Rhythmic Trajectories – Visualizing Cinematic Rhythm in Film Sequences

  • Szilvia Ruszev Division of Media Arts + Practice, University of Southern California
Keywords: John Cassavetes, Szilvia Ruszev, Supriyo Sen, Editing, rhythm, movement, gesture, visualization, artistic research.

Abstract

Rhythmic Trajectories is a series of short études set to accentuate, visually and sonically, the rhythmic elements of specific film sequences. As a film editor and researcher, I am interested in revealing and visually expressing cinematic rhythm. I am following hereby Karen Pearlman’s idea stating that “the functions of rhythm are to create cycles of tension and release and to synchronize the spectator’s physical, emotional, and cognitive fluctuations with the rhythms of the film.” (Pearlman 2009: 61) These are rhythmic trajectories that constitute a sensuous, kinesthetic knowledge about a film. In my work, I am interested in visualizing these trajectories, adding a layer of a visual “close reading” to the given film sequence while preserving the original sequence. My research project is situated at the intersection of information visualization, digital humanities, and artistic practice and follows a mixed method approach.

The essay consists of two visualizations and a written part that is meant to highlight the research questions, to situate the research within the different fields and to provide insight into the creative process of developing the first two visualizations. The first étude uses a sequence from the short documentary Wagah (Supriyo Sen, 2009, Germany/India), edited by the author, showing the bizarre choreography of the flag-lowering ceremony on the Indian-Pakistani border. This video essay examines how rhythm can be built out of different elements such as sound and movement, colour, graphical structures, cuts, etc. The rhythmical structure has been deconstructed and formalized to reach an abstract notation and to represent a movement. The second étude focuses on the rhythm of gestures using a scene from the film A Woman Under the Influence (John Cassavetes, 1974, USA), edited by David Armstrong, showing the main lead, Gena Rowlands, wildly gesticulating during a fight with her husband in the film, Peter Falk. This is a “close-up” of the gestures that are defining and leading the conversation. Using a similar visualization method, gestures are transposed into colourful meandering lines.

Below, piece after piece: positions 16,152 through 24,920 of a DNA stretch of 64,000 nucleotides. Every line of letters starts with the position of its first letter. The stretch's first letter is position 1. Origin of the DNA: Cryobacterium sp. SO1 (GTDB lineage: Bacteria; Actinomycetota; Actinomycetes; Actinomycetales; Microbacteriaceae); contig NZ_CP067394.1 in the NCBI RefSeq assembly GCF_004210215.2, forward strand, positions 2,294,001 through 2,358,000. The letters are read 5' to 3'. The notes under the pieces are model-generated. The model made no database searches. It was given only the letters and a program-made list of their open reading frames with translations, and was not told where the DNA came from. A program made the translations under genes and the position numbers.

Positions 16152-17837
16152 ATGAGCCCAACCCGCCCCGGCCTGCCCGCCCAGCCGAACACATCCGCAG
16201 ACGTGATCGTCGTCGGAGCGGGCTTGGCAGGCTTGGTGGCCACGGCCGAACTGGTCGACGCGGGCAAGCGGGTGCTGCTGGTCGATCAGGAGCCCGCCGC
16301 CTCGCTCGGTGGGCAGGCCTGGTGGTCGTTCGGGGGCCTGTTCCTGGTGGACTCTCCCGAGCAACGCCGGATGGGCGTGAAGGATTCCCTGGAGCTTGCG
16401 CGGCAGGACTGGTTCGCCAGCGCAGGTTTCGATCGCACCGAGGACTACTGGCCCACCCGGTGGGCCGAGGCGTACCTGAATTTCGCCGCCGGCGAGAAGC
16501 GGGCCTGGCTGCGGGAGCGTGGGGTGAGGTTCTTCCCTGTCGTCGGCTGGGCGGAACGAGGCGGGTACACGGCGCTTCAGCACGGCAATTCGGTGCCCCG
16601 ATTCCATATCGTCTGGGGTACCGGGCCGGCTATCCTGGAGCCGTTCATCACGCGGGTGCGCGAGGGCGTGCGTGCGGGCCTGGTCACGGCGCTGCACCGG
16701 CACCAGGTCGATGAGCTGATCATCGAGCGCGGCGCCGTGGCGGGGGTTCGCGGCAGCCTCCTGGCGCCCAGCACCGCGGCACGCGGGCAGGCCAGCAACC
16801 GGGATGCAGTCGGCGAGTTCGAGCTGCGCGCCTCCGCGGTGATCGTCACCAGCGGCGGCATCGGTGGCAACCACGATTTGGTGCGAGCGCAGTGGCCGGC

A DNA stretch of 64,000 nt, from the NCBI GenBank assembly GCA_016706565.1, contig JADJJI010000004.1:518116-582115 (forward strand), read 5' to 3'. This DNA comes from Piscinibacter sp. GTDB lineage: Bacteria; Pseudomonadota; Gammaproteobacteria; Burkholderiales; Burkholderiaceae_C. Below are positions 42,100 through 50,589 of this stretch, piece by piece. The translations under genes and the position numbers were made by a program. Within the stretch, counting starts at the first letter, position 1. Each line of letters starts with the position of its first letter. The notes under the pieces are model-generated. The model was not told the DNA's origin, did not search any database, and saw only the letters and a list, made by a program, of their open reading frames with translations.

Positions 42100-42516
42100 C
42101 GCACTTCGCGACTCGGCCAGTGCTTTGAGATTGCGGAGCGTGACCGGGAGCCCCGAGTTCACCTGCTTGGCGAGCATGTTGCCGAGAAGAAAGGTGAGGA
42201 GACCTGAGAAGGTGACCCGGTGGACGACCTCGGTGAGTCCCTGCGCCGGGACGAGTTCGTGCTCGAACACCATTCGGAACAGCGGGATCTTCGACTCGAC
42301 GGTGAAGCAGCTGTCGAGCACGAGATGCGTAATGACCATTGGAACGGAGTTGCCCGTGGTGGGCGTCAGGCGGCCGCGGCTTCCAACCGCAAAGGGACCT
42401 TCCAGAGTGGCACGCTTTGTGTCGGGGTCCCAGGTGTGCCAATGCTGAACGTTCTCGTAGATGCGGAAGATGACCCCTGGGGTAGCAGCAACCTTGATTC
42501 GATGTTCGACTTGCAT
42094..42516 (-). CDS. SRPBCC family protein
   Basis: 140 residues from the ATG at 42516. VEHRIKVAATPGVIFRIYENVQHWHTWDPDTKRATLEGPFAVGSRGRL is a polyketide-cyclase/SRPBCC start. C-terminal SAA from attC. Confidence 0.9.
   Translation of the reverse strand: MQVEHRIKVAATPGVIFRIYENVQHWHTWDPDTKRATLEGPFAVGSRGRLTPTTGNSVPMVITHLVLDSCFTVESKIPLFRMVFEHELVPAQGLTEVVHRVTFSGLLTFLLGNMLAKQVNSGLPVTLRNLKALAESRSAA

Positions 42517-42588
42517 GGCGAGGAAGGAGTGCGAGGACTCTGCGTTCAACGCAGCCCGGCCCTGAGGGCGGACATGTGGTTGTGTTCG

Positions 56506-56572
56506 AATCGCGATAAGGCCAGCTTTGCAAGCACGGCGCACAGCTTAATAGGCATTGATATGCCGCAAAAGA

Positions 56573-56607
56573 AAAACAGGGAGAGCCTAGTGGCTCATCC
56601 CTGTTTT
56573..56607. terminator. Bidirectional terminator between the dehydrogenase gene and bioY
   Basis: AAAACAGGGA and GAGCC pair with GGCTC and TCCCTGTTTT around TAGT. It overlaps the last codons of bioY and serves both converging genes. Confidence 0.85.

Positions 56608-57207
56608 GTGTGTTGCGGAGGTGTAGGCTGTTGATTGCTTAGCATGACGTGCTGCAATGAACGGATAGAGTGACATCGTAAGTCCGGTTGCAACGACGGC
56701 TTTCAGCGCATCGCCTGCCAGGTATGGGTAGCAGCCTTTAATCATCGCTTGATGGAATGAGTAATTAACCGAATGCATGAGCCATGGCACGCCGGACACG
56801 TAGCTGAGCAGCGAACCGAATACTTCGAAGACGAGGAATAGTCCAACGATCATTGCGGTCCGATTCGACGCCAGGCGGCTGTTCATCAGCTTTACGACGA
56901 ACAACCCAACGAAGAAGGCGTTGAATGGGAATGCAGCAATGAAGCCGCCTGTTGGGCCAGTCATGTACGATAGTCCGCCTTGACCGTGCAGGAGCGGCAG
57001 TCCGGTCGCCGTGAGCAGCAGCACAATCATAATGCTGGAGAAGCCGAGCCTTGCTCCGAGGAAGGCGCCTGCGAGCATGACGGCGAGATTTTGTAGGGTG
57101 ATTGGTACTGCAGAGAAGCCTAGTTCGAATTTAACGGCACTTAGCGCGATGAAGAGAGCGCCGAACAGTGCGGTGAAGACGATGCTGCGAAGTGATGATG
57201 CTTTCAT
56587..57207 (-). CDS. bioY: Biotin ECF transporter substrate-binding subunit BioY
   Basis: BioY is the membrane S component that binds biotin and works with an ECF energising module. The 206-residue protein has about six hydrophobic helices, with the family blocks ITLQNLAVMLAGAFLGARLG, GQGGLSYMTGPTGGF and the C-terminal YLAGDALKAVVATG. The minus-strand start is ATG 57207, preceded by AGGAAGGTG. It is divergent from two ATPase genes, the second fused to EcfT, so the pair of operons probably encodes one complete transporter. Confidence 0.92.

Author Biography

Szilvia Ruszev, Division of Media Arts + Practice, University of Southern California
Szilvia Ruszev is media practitioner and scholar focusing on the notion of montage. Her artistic work relates to very personal moments, certain states of emotional solitude in relation to the Other. Her professional work as film editor represents a comprehensive approach to independent filmmaking with more than 30 films to her credit. Her broader research interest focuses on nonverbal forms of knowledge acquisition, montage theories, and politics of post-cinema. Szilvia, born and raised in Hungary and Bulgaria, studied Film Theory at the Eötvös Loránd University (Hungary) and Film Editing at the Film University Babelsberg (Germany), where she worked as a faculty member for six years. As editor, she collaborated with internationally acclaimed directors such as Peter Greenaway, Anders Østergaard, and János Szász. Her award-winning work has been part of numerous international film festivals and exhibitions such as Karlovy Vary IFF, TIFF Toronto, Berlin IFF. Currently, she is pursuing a Ph. D. degree in Media Arts + Practice at the University of Southern California.
Published
2018-12-07
How to Cite
Ruszev, S. (2018). Rhythmic Trajectories – Visualizing Cinematic Rhythm in Film Sequences. Apparatus. Film, Media and Digital Cultures of Central and Eastern Europe, (7). https://doi.org/10.17892/app.2018.0007.146